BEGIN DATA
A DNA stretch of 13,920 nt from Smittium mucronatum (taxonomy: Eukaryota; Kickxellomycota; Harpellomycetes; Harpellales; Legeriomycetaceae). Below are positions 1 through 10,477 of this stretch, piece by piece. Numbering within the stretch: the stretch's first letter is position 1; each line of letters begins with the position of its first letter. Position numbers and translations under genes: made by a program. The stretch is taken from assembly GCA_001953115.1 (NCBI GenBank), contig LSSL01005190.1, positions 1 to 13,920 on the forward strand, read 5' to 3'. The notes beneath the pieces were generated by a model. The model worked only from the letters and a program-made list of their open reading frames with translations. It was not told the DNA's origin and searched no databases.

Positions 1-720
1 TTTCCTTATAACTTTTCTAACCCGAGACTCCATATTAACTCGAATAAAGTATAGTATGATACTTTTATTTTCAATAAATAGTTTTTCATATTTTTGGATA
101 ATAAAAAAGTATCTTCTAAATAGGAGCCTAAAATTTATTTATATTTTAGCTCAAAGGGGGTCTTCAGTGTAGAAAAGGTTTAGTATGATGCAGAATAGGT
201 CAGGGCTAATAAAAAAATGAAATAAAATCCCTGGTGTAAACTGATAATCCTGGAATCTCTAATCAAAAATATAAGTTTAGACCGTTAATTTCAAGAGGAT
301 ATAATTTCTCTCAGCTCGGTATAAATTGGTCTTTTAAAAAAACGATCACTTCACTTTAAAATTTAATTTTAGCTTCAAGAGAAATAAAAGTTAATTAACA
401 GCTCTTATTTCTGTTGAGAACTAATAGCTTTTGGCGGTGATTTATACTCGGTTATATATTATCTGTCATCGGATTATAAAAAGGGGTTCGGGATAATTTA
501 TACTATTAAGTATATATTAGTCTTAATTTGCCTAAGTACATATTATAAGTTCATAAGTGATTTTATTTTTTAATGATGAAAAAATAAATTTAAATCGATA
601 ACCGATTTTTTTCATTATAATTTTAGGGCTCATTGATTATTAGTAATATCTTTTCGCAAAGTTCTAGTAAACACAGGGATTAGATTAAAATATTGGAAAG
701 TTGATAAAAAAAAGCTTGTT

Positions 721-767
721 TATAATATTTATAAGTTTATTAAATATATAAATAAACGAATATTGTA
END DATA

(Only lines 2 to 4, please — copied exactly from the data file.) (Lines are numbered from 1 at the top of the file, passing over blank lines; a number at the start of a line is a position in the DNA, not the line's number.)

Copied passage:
Positions 1-720
1 TTTCCTTATAACTTTTCTAACCCGAGACTCCATATTAACTCGAATAAAGTATAGTATGATACTTTTATTTTCAATAAATAGTTTTTCATATTTTTGGATA
101 ATAAAAAAGTATCTTCTAAATAGGAGCCTAAAATTTATTTATATTTTAGCTCAAAGGGGGTCTTCAGTGTAGAAAAGGTTTAGTATGATGCAGAATAGGT